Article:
Pacific crossing 02:05.5S 92:27.4W
Alan Franklin/Lynne Gane
Wed 8 Apr 2015 16:52
Dear Family and Friends,
8th April 2015
We have waved goodbye to the Galapagos Islands yesterday. Following a night of being thrown around in heavy swell and rain, a heavily overcast morning was pleasantly fresh. With one last chore ashore, we had some difficulty in getting into the dingy at the stern as the boat was lifting 2-3’ in the swell and the dingy was slamming into the boat. Disturbing the sea lions lounging on the dingy dock and in the dingies themselves one last time, our eye level contact was too much and one flounced off with a loud grumble, we left Puerto Ayora.
We had some nervous moments getting the outboard engine back on board as there is a considerable weight swinging on the davit, to be sure we tied a second rope on too. Happily a difficult operation went smoothly. Hauling the dingy on board we realised that the hull was as dirty as anywhere we have been, despite all the regulations about safe disposal of waste. Mmmm you do wonder when you see the water taxis flying about the harbour belching black smoke and the tour boat crews throwing their own organic waste into the sea, one rule.....
We had reasonable winds and sailed to the south of Isla Isabella, south of Isla Tortuga, a crescent shape caldera, flooded by the sea and to the north of Isla Saint Marie. You could make out the outlines of some of the five volcanoes on Isabella. Like Santa Cruz, most of the island is a national park, (over 90% on Santa Cruz), the towns and agriculture areas strictly limited. Isabella is drier than Santa Cruz but all inhabited islands do have some locally grown fruit and vegetables. The government of Ecuador has made great strides to protect and promote this unique environment and most of this is a success story. Tourism is the main industry, there is a measure of affluence in the islands, tourist guides we met are committed to giving visitors a good experience, however we also met a measure of complacency in poor service and that is a shame.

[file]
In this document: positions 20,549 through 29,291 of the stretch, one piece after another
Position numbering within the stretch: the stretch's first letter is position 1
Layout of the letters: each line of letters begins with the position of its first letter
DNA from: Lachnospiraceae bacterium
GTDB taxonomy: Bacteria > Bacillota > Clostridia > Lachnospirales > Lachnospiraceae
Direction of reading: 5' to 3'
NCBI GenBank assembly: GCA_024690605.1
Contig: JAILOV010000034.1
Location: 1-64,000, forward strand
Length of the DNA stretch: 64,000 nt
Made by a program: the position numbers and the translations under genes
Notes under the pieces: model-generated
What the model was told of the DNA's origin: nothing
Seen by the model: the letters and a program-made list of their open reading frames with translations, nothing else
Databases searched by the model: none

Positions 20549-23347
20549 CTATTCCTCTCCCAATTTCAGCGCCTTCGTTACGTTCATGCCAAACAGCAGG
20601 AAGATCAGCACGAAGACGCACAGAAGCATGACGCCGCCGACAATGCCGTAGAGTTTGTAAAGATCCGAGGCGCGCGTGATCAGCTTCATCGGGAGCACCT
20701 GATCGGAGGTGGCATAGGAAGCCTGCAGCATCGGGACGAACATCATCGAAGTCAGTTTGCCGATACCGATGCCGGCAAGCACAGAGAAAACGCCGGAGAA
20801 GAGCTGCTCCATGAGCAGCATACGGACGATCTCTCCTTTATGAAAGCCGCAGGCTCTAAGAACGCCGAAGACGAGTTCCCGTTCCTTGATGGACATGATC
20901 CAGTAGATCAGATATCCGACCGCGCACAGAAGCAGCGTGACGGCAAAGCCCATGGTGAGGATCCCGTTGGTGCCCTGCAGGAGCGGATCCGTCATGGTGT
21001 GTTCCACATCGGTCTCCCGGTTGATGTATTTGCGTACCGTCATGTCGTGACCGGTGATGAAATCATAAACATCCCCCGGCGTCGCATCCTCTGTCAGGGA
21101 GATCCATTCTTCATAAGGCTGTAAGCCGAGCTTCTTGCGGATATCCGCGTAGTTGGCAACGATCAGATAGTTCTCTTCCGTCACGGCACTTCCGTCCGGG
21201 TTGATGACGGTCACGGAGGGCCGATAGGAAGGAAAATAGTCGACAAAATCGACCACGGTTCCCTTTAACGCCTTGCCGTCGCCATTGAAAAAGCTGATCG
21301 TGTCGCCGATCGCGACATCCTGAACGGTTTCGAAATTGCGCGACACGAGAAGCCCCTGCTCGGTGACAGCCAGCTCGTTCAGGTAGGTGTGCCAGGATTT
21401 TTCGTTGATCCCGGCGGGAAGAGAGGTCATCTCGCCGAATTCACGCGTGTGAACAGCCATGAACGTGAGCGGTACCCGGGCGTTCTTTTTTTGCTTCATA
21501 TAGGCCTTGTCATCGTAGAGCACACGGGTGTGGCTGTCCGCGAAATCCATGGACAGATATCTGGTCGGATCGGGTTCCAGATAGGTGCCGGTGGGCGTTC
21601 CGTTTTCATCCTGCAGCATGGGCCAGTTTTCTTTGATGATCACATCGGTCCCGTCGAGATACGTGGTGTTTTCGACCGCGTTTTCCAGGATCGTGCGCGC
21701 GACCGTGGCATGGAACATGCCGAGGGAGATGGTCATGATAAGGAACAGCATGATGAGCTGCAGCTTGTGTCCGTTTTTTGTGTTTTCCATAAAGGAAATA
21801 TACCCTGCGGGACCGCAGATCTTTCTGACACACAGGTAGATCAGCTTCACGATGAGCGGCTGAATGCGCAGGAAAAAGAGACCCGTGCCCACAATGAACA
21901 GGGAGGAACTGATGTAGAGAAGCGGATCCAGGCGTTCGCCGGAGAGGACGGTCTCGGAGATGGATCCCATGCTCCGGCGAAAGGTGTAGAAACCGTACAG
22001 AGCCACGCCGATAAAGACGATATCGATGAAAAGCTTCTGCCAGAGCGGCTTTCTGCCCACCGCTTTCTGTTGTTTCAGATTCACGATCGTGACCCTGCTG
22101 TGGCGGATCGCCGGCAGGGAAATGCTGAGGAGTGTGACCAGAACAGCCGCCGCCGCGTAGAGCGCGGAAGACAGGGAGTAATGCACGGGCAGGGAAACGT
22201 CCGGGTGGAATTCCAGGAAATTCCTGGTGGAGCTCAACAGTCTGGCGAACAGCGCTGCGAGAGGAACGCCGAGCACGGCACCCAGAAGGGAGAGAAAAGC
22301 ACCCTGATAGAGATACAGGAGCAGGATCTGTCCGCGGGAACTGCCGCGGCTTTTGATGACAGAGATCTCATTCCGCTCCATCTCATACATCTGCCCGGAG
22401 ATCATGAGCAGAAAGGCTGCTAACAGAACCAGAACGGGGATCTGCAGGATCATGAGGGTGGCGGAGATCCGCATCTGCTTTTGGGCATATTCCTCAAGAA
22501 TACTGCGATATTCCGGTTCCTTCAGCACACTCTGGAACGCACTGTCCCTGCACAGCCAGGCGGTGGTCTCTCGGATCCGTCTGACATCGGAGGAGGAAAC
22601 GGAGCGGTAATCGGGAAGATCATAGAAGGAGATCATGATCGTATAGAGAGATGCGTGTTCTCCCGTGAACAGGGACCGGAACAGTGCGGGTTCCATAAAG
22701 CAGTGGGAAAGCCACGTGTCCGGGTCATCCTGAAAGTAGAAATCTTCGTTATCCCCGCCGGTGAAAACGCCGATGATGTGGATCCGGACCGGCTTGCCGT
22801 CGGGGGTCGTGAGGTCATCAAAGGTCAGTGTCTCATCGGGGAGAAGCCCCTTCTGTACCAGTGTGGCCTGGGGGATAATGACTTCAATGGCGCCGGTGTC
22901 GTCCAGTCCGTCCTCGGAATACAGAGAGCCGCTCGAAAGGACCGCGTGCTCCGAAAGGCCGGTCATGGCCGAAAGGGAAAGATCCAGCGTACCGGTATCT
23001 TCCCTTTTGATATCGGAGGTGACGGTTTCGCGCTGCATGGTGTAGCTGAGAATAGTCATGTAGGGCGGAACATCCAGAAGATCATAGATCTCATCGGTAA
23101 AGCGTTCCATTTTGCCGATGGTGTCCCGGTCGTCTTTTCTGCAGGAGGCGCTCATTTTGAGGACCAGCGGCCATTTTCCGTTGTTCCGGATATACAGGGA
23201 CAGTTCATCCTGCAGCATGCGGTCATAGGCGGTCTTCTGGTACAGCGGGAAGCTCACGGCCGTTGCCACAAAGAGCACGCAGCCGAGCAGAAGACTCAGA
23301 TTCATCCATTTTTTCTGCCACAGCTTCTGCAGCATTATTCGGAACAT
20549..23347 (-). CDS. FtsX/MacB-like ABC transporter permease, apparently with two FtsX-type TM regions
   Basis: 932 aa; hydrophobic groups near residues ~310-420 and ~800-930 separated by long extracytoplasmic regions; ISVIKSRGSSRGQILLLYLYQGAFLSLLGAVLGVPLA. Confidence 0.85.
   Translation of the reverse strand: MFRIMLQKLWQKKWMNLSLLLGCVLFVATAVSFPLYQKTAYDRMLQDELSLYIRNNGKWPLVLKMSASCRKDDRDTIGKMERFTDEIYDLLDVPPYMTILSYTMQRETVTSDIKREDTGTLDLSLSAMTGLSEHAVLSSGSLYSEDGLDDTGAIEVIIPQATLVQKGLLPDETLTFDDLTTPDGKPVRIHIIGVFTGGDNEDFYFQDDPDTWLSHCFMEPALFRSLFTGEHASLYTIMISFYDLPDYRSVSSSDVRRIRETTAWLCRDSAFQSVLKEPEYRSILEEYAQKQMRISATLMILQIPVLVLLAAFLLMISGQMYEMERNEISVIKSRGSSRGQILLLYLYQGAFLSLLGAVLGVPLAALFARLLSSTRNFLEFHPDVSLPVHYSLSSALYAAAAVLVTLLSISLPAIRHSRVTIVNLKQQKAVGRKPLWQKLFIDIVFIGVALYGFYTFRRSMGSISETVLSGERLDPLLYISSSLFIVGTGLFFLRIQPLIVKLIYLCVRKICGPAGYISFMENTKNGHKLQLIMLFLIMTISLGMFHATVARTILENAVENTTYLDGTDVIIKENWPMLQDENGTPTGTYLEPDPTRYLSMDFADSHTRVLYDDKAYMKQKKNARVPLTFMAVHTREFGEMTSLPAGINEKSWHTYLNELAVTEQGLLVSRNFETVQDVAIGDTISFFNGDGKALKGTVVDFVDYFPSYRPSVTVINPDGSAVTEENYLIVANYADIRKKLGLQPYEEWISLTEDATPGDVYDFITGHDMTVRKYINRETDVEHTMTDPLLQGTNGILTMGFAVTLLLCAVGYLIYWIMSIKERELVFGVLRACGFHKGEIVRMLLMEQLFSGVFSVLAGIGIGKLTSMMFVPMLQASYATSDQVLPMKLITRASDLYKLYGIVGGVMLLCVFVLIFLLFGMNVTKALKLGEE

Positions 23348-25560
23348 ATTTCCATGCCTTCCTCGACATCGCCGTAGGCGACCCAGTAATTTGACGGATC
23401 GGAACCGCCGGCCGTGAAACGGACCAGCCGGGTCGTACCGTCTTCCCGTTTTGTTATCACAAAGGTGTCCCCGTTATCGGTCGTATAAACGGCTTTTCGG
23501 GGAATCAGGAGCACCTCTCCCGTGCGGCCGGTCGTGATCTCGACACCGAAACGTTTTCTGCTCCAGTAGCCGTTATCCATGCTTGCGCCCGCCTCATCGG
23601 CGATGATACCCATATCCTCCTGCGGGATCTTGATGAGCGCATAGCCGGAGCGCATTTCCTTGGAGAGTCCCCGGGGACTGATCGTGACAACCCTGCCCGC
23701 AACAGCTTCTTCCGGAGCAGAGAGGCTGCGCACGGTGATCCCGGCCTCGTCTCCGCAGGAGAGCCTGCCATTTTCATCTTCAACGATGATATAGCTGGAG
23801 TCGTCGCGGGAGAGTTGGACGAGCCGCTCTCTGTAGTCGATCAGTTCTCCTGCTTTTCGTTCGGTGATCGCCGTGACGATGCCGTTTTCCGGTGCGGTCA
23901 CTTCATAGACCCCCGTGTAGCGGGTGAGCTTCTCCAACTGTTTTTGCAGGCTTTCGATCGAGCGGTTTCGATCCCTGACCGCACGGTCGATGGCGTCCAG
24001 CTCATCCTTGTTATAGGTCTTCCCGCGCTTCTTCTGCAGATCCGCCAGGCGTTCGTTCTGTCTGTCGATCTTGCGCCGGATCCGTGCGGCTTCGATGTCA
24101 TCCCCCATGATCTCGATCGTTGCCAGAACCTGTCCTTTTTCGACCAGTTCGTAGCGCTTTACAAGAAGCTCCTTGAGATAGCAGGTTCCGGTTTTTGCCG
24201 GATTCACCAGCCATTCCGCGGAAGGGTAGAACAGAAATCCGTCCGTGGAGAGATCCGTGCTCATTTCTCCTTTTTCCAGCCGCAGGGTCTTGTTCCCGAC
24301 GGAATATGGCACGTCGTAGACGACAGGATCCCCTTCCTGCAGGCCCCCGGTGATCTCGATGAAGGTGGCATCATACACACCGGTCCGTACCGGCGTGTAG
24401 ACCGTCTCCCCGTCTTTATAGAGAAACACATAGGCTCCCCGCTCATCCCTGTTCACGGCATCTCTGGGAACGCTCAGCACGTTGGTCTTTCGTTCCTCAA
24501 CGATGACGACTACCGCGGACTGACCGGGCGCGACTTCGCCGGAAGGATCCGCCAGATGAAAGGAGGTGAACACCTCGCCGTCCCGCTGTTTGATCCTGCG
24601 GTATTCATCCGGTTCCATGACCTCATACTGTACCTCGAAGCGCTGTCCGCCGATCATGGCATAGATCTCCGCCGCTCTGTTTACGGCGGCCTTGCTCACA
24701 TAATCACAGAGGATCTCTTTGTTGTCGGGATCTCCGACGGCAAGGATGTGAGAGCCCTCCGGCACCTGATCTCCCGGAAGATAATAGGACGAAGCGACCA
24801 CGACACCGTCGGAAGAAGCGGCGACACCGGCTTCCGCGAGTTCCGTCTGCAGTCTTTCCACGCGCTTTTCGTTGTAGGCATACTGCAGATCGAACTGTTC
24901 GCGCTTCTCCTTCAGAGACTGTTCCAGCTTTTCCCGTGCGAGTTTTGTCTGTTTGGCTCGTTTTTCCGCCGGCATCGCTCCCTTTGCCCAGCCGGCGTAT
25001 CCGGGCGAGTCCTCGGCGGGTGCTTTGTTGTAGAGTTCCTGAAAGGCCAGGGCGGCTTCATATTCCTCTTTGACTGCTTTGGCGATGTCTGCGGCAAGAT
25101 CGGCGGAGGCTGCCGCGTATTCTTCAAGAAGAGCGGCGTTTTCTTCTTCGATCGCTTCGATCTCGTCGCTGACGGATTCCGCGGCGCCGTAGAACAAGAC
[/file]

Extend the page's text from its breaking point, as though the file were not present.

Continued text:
Now we are motoring trying to make 3 or 4 degrees south and hopefully pick up the trade winds blowing from the east. Our next stop is Nuku Hiva in the Marquesas, by all accounts a spectacular island, this is just over 3,000 NM away. So 20+ days of sea and sky! We were let down by the agent in Puerto Ayora, who did not get us a final fuel top up so we must sail at least 75% of the way but Galapagos is in the Doldrums. Whether to switch the engine on will be a constant difficult choice.
Last night was lovely, an orange moon appeared slowly fading to white as it rose, lighting the white sea birds circling the boat much of the night. Apart from a few cruise boats off the south coast of Isabella last night, we don’t expect to see another soul until closer to land again.
That’s all the news for the moment. All our best,
Lynne and Alan